Has anyone gotten the free UG Solid-Edge software that is supposed to be real good for converting from 2-d to 3-d? How is UG to use compared with AutoCAD or TurboCAD?? Is the $500 upgrade (to save 3-d files) worth it?

Also, when SB cuts 3-d how do you set stepover and which direction the bit cuts, etc. For instance if you were cutting a long half cylinder how would you set if it cuts in long strokes or in short strokes? How do you tell it how many passes to make, etc.?

I was thinking of trying to cut a fuselage mold for a r/c airplane.


10-22-1999, 09:22 AM
WHAT FREE software ???

We have 20+ licenses at my "day Job" and each cost around $5000. We just ordered a "feature recognition" module addon and it was ~$500 ! Plus $1200 per yr maintenance.
Still, this was cheap compared to other UG SW.
Their UG shop SW ( the stuff that makes the g-code from your solid model ) was ~ $16K

Solid Edge "was" an Intergraqph creation. The last of a line of CAD programs that started back in the early 80's and ran on VAX's. They went to unix for a while and a 3d CAD called EMS. We have still lots of "legacy" files in EMS. Next Intergraph created Soled Edge for windows but later decided to get out of that line of CAD so EMS was halted ( re development) and Solid Edge was ultimately sold to UG. SE used to be a nice low end (for UG) alternative to their BIG TIME 3d packages. We use it for plastics designs. Lots of little features and thin wall cases.

If you can get Solid Edge for free ... GO FOR IT !
It's a great 3d package.
It outputs, amoung others STL, ( stereo lithography ) file type and I've seen some fairly reasonable ( $1K and less ) packages that take STL and output g-code ( from Denmark if I remember right ).
STL is the technology where you hit a pool of UV curable liquid plastic with a CAD guided laser and you are rewarded with a monolithic part "from virtually nothing". Those machines cost over $100K and the plastic resins are not cheap either. But for rapid prototype it's the IN thing lately.

I dont run Acad or Turbo so I cant contrast the difs. I use MicroStation ( cuz I got it free ) and because I have been used to it and the "intergraph style " for 15 yrs. Dont get me started talking about MicroStation history.



10-22-1999, 11:25 AM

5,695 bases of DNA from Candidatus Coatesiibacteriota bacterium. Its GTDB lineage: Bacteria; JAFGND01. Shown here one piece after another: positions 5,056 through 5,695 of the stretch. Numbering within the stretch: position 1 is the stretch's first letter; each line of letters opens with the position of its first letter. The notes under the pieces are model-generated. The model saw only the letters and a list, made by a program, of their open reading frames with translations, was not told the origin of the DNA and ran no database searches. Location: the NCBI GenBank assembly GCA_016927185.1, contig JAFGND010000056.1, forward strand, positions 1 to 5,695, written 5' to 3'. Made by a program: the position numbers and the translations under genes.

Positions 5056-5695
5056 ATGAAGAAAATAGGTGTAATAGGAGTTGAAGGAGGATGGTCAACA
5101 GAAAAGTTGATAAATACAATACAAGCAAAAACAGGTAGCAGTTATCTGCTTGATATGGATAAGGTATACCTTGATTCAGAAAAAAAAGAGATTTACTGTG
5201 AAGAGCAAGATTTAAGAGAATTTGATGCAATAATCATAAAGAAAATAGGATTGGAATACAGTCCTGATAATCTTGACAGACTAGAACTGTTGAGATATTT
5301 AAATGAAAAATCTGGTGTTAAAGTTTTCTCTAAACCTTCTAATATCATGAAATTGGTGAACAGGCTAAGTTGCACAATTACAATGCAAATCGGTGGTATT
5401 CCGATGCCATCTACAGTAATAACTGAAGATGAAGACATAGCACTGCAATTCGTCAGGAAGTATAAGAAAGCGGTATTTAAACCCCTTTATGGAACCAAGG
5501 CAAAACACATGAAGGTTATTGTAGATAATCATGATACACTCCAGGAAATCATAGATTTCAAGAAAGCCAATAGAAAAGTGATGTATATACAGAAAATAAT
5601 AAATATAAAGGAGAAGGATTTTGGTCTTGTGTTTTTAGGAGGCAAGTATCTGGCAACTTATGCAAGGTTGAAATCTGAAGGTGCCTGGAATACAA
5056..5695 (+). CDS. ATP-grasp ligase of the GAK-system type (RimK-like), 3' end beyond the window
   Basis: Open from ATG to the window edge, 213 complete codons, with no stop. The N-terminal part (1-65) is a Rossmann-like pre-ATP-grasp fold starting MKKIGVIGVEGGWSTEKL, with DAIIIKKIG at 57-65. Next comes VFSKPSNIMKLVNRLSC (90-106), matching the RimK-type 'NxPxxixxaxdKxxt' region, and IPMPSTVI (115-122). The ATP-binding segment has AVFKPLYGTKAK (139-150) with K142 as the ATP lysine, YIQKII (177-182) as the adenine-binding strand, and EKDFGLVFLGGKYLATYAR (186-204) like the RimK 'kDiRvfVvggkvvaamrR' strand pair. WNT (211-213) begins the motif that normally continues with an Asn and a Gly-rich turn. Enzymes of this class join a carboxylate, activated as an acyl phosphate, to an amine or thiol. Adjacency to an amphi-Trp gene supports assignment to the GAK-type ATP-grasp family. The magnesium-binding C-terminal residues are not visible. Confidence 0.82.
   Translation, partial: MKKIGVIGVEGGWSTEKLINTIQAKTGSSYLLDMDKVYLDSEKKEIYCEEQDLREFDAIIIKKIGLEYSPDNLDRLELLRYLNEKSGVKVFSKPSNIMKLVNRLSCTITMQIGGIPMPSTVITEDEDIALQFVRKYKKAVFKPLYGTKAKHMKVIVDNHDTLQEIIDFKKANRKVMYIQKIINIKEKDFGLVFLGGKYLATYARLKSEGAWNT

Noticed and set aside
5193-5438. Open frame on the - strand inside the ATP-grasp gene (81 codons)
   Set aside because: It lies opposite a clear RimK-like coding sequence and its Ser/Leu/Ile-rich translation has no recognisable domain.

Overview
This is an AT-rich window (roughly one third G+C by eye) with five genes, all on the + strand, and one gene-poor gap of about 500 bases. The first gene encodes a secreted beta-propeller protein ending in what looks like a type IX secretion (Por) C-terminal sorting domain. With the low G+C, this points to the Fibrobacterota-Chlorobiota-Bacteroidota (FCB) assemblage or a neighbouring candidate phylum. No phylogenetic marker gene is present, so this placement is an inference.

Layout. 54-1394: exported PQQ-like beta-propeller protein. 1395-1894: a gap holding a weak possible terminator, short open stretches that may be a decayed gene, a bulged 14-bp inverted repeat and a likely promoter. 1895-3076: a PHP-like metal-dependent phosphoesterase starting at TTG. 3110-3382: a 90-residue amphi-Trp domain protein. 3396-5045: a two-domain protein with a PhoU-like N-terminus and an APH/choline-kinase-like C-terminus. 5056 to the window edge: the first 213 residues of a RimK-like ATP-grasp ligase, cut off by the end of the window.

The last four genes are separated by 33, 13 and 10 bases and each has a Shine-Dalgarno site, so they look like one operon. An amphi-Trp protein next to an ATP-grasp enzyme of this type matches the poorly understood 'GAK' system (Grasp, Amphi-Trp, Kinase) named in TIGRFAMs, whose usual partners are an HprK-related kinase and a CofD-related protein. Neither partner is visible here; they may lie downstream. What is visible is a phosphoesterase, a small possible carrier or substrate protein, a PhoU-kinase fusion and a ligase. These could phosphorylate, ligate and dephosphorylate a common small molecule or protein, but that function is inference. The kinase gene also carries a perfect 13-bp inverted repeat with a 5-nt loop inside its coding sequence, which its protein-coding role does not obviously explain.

Check their site out. The free software lets you do all the 2-d you want (save and plot) and convert to 3-d but not save in 3-d. For $500 you can upgrade to save or for $5000 you can really upgrade for the full blown package including many surfacing features (cloud of points, etc.) and their sheet metal design, etc. etc.


peter k
10-22-1999, 04:53 PM
i have just recieved my copy of solid edge origin but havent had time to play with it yet.

02-06-2000, 08:37 PM
New engraving software is just about here !!

If your interested in engraving, then MillWrite-2000, might be what your looking for.

MillWrite-2000 can engrave on horizontal cones,
like a pool cue and a golf club, and on 3D ovals, like a helmet. It can also use a 4th axis to engrave all around a cylinder, sphere, or torus.

MillWrite-2000 can use TrueType fonts, and pocket the interior of the letters, or cut around the letters to make raised letters.

Plus it has CAD and CAM operation.

You can download a demo of MillWrite-2000 from:

This looks like some fine software.

02-09-2000, 12:46 PM
A friend just demoed his copy of QuikCad for me.
It's fairly cheap ( sub $100 )
I found it a pretty OK 2D package.
I can bring in Objects ( jpg psp etc )
and scale them to my work sheet and then trace over them with fitted curves or lines or shapes
and then save to DXf.
There are fairly selfevident pulldowns with the ability to change the number of segments for arcs or curves to adjust for faceting issues.

Hey, if I didnt already have a better package I would seriously consider this one.

I havent checked it's font capability yet but with the FreeBee "DeskEngraver" one can do just about every thing else with QuikCad and import the dxf from DeskEngraver.

What more do we really need ?

02-12-2000, 12:35 AM